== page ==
Differentiated Instruction

A classroom consists of an array of very diverse learners each with their own wide range of learning needs. Through recurrent assessment, teachers adapt and vary activities in order to be responsive to individuals needs. This process is called differentiation, or differentiated instruction.

Students who need more complex learning opportunities are able to find these options within a differentiated classroom.

Advanced learners prefer and benefit from instruction that includes; a faster pace of learning, greater independence in study and thought, and increased complexity and depth in subject content. Therefore, in such classrooms students with high learning capacity are likely to feel more challenged, to meet with success and growth, and to be called upon to develop higher level study skills.

Differentiation is a framework for thinking about good teaching for all students. Teaching strategies for differentiating instruction are based on best practices in education. Teachers respond to the needs of all learners in different ways rather than teaching students as though all learners are alike.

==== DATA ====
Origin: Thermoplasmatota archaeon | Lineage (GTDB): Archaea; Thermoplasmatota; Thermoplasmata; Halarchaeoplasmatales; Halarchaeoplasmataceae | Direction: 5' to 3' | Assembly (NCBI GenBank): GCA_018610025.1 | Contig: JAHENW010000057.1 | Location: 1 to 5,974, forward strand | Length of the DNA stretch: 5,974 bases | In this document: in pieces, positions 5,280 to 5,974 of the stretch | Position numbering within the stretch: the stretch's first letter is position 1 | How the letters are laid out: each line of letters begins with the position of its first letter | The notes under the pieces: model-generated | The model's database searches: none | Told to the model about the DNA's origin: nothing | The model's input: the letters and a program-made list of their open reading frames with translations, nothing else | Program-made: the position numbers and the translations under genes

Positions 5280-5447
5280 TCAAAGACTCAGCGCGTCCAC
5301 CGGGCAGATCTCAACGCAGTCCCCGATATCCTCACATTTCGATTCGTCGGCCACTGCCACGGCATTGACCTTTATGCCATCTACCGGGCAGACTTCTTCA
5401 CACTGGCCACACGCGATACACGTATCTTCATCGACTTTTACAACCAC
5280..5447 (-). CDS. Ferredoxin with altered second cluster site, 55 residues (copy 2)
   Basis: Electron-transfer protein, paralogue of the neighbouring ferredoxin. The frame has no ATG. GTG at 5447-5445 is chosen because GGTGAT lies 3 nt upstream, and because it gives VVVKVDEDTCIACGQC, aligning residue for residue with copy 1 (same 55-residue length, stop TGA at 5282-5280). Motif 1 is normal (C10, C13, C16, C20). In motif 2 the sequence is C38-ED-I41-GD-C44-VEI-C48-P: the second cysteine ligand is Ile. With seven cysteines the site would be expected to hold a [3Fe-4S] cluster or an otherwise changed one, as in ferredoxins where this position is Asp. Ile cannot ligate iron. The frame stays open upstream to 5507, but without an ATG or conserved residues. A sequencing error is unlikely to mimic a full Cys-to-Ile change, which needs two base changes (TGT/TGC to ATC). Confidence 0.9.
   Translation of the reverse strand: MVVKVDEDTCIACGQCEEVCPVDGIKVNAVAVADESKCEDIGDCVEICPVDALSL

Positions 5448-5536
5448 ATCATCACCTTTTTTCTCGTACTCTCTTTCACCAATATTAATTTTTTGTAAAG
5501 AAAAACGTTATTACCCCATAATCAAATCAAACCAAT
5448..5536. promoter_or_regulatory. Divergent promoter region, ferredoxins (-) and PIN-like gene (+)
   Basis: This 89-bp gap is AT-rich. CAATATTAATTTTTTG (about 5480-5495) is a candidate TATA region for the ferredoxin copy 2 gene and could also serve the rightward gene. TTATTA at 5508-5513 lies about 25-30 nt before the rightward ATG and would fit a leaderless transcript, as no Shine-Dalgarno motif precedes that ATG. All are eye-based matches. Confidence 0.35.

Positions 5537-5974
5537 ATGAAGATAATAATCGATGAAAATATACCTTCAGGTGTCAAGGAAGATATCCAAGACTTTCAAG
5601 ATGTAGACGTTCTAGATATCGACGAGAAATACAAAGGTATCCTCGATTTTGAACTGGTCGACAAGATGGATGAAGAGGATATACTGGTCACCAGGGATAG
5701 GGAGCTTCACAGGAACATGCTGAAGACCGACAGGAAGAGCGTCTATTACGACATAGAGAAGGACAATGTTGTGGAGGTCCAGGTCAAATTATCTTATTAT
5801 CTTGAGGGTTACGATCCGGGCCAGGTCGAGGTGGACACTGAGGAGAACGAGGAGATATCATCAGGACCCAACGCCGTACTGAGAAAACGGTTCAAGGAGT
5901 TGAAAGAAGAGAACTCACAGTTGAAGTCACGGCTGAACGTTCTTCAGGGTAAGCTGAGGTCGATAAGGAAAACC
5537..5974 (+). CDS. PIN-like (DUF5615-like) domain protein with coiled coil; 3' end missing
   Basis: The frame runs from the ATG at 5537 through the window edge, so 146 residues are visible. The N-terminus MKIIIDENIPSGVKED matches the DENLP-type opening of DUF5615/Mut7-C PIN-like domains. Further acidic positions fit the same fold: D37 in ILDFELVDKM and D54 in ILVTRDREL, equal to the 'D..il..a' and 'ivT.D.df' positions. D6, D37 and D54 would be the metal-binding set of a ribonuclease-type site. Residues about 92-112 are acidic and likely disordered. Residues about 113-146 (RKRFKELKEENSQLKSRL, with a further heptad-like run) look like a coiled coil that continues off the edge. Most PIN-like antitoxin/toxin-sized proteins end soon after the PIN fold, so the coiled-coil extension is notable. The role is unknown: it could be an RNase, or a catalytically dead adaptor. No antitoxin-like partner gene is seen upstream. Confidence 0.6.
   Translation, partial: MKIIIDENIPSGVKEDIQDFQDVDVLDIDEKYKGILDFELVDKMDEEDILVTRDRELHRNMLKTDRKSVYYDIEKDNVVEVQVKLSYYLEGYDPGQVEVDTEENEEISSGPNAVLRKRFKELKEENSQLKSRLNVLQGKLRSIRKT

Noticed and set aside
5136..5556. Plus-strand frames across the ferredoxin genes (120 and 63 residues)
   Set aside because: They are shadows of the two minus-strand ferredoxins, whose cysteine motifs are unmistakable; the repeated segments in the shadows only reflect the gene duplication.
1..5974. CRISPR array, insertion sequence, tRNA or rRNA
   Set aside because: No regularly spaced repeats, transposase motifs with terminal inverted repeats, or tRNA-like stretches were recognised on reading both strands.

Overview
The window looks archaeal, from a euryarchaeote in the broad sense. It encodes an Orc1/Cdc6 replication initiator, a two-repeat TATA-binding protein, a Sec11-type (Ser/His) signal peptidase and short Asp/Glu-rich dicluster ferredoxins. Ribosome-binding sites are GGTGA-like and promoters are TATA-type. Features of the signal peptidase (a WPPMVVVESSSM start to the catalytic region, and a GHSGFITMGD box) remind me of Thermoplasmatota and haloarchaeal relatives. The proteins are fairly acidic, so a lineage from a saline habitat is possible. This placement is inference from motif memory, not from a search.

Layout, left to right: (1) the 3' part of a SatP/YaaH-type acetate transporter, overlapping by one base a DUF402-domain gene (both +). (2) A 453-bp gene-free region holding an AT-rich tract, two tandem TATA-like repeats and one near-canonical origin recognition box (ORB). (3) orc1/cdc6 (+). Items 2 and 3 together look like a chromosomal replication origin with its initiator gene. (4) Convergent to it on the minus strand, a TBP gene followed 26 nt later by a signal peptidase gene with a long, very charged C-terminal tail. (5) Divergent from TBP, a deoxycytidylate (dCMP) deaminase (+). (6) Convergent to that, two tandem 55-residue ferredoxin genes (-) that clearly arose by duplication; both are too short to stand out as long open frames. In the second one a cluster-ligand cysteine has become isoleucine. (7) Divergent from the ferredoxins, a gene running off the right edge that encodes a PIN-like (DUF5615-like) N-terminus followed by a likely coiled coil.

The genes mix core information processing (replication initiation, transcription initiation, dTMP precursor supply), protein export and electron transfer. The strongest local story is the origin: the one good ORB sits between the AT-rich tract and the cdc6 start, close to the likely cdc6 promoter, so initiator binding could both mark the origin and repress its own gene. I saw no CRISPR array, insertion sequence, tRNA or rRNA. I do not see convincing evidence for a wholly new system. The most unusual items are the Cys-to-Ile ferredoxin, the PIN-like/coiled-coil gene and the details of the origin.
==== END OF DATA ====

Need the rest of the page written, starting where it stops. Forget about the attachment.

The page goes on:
Differentiation at Fredericksburg City Public Schools


Every classroom is made up of students with diverse strengths, backgrounds, and ways of learning. Teachers must understand and respond to their students’ unique learning needs in order to deliver instruction that will challenge all learners.

What is Differentiation?

Differentiation is a teaching philosophy based on the premise that teachers should adapt instruction to student differences. Rather than simply “teaching to the middle”, teachers are tailoring their instruction to provide multiple avenues for students to make sense of ideas. Through diversifying instruction, teachers can better meet students’ varying readiness levels, learning preferences, and interests.

One Size Doesn’’t Fit All

There is no recipe for differentiation. Helping all students succeed in their learning is an enormous task that requires teachers to have a strong knowledge of both learning theory and research-based teaching strategies. Teachers can adjust the presentation of curricula through addressing individual learning styles and multiple intelligences. Many of these differentiated instructional techniques are based on current brain-based research.

Meeting Students Where They Are

Differentiation must be a refinement of, not a substitute for, high-quality curriculum and instruction. The intent of differentiating instruction is to maximize each student’s growth by making connections between the curriculum and their interest and experiences. Teachers facilitate learning and individual success by modifying instruction and assisting in the learning process.



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